Meanwhile, at Oxford's Merlin College for those that are magically inclined, student Gray Marshall finds himself in a bit of trouble after he is sent out on a midnight errand that ends with a death. Gray is taken away to Professor Callender's home and is told that he is being kept safe there. Gray feels an ominous presence about the Callender's home, and he has been unable to use his magic there. He has been assigned the task of a gardener and feel's more like a prisoner than a guest. The one good thing about the Callender's is the Professor's awkward but endearing daughter, Sophie. When Sophie and Gray realize that Professor Callender might be involved in a dangerous plot, they escape in the night with plans to stop him.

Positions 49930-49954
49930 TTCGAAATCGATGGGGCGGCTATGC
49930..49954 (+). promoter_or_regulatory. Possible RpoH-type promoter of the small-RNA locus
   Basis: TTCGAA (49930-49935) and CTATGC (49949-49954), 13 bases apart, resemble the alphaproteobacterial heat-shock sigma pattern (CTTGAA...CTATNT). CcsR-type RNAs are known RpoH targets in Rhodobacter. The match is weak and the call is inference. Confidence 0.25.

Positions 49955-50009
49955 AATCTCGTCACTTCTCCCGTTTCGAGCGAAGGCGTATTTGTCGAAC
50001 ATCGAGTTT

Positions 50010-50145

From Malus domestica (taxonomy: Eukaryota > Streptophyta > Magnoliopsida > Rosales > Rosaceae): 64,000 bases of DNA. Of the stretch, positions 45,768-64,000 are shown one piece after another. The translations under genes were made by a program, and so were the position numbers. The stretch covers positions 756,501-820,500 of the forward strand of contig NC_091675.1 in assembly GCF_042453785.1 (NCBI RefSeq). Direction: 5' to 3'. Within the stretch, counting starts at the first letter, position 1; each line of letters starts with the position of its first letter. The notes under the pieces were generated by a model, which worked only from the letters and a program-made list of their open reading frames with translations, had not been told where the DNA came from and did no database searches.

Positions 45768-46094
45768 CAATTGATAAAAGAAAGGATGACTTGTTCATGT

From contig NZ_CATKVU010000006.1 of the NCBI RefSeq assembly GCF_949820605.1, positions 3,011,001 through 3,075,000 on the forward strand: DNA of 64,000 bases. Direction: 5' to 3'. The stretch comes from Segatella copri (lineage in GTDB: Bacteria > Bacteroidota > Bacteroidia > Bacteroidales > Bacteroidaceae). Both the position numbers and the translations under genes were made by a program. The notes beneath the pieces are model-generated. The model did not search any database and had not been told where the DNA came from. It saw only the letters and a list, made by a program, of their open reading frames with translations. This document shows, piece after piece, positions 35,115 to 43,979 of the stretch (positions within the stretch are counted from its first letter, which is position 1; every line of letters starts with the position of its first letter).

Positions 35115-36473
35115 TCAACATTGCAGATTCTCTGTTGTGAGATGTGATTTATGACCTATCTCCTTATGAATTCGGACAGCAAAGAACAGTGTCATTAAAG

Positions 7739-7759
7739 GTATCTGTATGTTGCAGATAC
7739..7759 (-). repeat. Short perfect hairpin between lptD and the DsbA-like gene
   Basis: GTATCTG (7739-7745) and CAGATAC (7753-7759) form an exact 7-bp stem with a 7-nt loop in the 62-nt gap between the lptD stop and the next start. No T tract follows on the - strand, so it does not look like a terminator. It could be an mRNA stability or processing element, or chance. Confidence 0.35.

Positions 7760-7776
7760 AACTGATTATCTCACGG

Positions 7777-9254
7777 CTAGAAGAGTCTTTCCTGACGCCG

The Midnight Queen was a good story, but had a slow start that I didn't see where it was going until about a third of the way in; after that this book was everything that I love. I think it would have helped if the prologue was the escaped Queen's story rather than Gray getting into a fight. Anyway, I love that it was set in an alternate England where some people had a talent for magic and where a King Henry XII existed. I ended up loving Gray and Sophie, but it took a while. They are both a little strange, but that just makes them perfect for one another. Sophie also ended up being a stronger character than I thought, so it wasn't just a story of a rescued girl, but a girl helping to rescue herself. The intrigue in the story grows once all the plot points are set out and schemes are set into motion, then there is a good story of trying to prevent a murder, a lost princess and magic being found.
This book was received for free in return for an honest review.